We used to do a lot of fishing but we think the rod n reel will be staying put in the garage now.
Anyway come Monday afternoon we had a wander round the nature reserve. Not a lot going on but to be fair we walked around the outside path peering in at all the former favourite Long Eared Owl roost spots to no avail - where are they? Are there even any here? Our walk took us along the caravan site bank where we had quick look from Dragonfly Den, the much improved view didn't give us any reward though. Our best sighting so far came in the form of two Little Grebes away across against the reeds on the far side from the unofficial 'under the big tree' view point - could do with a proper screen here as its a great spot to check out the gulls.
Frpm the  Fylde Bird Club hide we were told about two neck ringed Grey Lag Geese by MJ and BD. At first both were distant on the scrape with one out of site behind the reeds in the corner but after a while a flotilla sawm out and passed in front of us giving an opportunity to read the collars Orange PZP and PZS, birds from the Windermere study site.
From information received from WWT's KB they were ringed together in 2015 at Lake Windermere and are often seen together. They summer and presumably breed in the Lake District around Lake Windermere and then fly south a few miles to spend the winter around the Fylde and SW Lancashire.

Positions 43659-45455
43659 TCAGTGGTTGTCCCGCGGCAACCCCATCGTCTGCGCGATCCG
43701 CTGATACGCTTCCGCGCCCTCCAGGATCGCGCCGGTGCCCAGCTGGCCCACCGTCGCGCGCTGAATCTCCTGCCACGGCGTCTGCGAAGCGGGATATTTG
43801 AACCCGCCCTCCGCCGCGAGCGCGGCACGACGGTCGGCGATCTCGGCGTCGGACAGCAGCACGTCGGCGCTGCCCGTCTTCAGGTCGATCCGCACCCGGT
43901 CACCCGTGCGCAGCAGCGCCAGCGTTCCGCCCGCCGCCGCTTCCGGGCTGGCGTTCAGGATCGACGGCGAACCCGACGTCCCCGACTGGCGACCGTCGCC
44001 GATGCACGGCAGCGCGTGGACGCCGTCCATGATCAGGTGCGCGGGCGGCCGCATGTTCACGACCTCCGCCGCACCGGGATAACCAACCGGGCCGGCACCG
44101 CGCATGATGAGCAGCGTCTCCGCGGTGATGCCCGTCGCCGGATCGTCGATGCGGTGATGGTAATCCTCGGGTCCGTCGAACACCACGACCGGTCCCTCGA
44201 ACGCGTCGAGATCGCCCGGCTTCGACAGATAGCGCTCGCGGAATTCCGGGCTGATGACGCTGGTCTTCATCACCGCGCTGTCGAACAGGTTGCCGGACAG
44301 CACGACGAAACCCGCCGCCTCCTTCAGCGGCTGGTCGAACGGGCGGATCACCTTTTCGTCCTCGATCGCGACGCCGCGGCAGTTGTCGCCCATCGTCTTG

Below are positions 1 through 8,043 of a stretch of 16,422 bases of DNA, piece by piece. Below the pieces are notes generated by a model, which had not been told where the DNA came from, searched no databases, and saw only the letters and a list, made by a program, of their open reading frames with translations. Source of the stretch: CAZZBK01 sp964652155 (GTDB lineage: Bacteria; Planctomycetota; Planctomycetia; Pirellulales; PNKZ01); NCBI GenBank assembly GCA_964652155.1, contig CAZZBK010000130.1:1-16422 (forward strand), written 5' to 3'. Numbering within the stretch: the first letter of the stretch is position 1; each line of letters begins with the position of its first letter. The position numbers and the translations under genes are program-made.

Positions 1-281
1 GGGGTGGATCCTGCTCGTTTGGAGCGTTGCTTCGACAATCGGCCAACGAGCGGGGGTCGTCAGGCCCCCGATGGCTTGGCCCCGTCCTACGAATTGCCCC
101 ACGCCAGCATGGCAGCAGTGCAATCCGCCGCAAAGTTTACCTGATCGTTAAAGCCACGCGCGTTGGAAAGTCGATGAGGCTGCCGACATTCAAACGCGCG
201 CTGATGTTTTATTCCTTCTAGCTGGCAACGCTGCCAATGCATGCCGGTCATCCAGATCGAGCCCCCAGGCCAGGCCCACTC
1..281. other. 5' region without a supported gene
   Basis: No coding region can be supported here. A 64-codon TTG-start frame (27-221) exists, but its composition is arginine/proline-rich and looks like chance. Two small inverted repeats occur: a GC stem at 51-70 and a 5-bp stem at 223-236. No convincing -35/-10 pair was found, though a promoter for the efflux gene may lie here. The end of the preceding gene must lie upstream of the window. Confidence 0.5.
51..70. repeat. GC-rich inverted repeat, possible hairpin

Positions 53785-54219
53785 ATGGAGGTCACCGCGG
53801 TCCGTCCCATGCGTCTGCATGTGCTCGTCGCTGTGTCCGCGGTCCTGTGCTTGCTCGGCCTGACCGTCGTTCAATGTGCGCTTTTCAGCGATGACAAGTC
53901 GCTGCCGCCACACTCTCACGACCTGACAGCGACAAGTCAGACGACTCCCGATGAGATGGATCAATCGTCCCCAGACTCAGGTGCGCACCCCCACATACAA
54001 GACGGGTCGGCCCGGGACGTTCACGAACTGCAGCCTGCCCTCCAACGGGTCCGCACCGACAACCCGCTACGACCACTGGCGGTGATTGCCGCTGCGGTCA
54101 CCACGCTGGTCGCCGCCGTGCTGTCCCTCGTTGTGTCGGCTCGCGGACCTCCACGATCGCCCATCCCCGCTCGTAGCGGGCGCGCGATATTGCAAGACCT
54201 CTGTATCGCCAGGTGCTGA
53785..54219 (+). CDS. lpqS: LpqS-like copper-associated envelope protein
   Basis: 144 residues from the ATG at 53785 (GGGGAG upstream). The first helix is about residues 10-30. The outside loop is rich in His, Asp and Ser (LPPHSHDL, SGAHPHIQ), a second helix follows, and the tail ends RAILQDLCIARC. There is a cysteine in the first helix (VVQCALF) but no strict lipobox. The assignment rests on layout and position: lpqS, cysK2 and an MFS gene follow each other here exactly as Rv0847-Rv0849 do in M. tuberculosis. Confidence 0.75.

Conscious of the time we pushed on passing a Water Rail and then a Cetti's Warbler calling unseen from the reeds below the embankment. But our plans to try to avoid the worst of the traffic were thwarted when we dropped off the embankment and in to the rough field. A movement of something pale to the left caught the corner of our eye and turning to see what it was we were face to face with a Barn Owl! It flew past us and over on to the island where although a bit distant did give us the opportunity to fire off a few (too) hasty shots in the gloom. It was our 99th species of the year at the nature reserve and 176th species in our Photo Year List Challenge. What will the 100th species be, Little Owl perhaps, a Long Eared Owl would be nice!, or something unexpected might just pop along. Shame the flurry of Bearded Tits passed our ever-so attractive reedbed by.
Yesterday found us mooching round the Rock Gardens in the gloom of a miserable late November day. A party of Long Tailed Tits is always guaranteed to brighten up proceedings.
We're not sure if we like Grey Squirrels or not. Half of us wish they were Red Squirrels and yet the other half is pleased that a great many folks get a great deal of pleasure seeing them and interacting with them in a positive way - that can't be bad can it?